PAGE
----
Interviewer: I kind of, I'm drinking coffee at like 10:00.

Dr. Jones: 10:00, oh boy. Okay.

Interviewer: I just realized that's not really good. Your face is . . .

Dr. Jones: Oh, my face is getting squished. I'm getting wrinkles as we speak.

Interviewer: I know.

Dr. Jones: Okay. Are you taking sleep aids? All of the sleeping pills can disrupt your alertness in the morning, and women are very sensitive to the most commonly prescribed sleeping pills. In fact, the FDA has recommended that women taking pills like Ambien for sleep take a lower dose. Even over-the-counter sleep aids, such as Benadryl or doxylamine often combined in nighttime cold medicine can make you groggy in the morning. Of course, if you take your sleep aid in the middle of the night, then when you can't get back to sleep, you'll fight as hard to get up because you still have the medicine in your body.

Interviewer: That brings up a really recent memory of getting sick and getting the flu, and then I take the flu medicine at night, but I take it a little bit later when I go to sleep, which is my usual 2:00 a.m.

Dr. Jones: Well, I'm surprised you even can kind of get up at all.

Interviewer: And then I can't get up because . . .

Dr. Jones: You should be comatose at 6:00 in the morning.

Interviewer: I know. I know.

Dr. Jones: Okay. Are you in good health? No, you're in good health. People who are chronically ill, people who have pulmonary problems and don't breathe well, people who are anemic, people with heart failure, people with low thyroid or high thyroid, people with other chronic systemic diseases are often fatigued and have a hard time getting up in the morning.

Now, are you a teenager? Teenagers all over the world have a tendency to be night people, whether they have a smartphone or not. Even if you are made to go to bed at a reasonable time, like 10:00 p.m., your brain may be awake until midnight. The Kalahari bush people call their teenagers owners of the shade. That means they stay up all night and they sleep in the shade all day.

Anyway, you won't feel really good having to get up at 6:00 to get ready for the school bus or take an early class or get to work by 8:00 if you're a teenager.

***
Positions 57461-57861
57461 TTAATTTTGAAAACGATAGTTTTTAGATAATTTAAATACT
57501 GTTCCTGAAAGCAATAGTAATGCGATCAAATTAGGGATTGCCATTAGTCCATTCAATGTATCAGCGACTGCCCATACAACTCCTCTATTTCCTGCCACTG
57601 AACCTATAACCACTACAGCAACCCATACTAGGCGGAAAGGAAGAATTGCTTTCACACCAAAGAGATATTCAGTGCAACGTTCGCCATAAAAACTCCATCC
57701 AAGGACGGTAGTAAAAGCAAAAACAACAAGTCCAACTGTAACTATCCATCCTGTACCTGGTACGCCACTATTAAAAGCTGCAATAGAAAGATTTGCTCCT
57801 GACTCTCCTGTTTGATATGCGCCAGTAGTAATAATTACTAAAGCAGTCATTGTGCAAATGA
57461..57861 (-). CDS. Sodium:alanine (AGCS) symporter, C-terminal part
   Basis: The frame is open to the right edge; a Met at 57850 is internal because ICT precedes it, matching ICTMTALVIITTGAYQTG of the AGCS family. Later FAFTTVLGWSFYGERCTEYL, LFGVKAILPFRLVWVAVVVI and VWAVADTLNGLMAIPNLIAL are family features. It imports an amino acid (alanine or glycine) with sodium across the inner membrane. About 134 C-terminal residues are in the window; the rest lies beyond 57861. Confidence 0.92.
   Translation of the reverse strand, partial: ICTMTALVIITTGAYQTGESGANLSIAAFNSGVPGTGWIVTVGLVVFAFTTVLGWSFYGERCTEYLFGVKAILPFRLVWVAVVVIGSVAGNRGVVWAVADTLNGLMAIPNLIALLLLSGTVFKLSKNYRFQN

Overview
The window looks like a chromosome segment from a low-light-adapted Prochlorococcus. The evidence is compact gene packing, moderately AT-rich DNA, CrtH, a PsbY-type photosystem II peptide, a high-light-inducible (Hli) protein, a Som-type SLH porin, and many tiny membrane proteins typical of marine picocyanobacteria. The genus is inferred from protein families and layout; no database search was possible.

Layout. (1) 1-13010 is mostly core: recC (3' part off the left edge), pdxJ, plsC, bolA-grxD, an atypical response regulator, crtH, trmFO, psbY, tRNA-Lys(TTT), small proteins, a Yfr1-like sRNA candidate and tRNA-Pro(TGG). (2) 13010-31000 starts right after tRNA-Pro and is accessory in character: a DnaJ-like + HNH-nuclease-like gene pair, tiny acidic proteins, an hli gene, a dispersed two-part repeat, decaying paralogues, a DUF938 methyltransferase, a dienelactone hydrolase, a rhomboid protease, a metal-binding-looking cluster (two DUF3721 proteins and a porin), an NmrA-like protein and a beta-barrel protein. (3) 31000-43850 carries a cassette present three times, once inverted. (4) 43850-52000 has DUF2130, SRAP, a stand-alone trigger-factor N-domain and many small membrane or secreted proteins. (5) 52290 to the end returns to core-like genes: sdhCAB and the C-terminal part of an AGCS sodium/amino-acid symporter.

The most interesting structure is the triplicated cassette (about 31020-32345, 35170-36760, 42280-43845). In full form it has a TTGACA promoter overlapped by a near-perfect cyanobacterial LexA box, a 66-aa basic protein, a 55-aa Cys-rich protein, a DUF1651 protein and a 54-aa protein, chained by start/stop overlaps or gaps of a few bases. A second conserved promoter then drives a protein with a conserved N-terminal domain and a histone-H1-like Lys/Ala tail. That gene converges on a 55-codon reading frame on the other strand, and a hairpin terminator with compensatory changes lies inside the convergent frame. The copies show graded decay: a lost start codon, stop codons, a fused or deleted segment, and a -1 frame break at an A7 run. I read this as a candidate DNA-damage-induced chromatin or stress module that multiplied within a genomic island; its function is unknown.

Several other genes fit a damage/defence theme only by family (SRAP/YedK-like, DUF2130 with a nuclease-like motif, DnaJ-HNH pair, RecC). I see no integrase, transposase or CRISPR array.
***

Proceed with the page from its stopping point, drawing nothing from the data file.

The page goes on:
Lastly, are you living your chronotype?

Interviewer: And what's that?

Dr. Jones: Are you a night person trying to live mornings? The time that you would like to go to bed is partly determined by your genes. Check out, "Yes, Your Sleep Schedule is Making You Sick," at "The New York Times" and take the quiz, "What Kind of Sleeper Are You?" Or you could go to the Center for Environmental Therapeutics, and that's cet.org/chronotypes and take the Morningness-Eveningness Questionnaire. I took it, and it wasn't a surprise to me that I'm a strongly morning person.

Now, you could probably guess what your chronotype is, but if you want to take a questionnaire, just do it. You are fighting an uphill battle getting up when average people get up, and that will take some workarounds, and there are some workarounds. At least, it's helpful that you know it.

Your morningness or eveningness is partly genetic and partly your age. Teens, as we noted above, were night people, and the elderly tend to move toward morningness. So if you have a hard time getting up in the morning, are you normal? Yep. At least 10% of people have a hard time getting up, and it's probably 50% of young people.

Think about the things we talked about and see if there's something getting in your way. Good luck. Get going. And thanks for joining us on "The Seven Domains of Women's Health."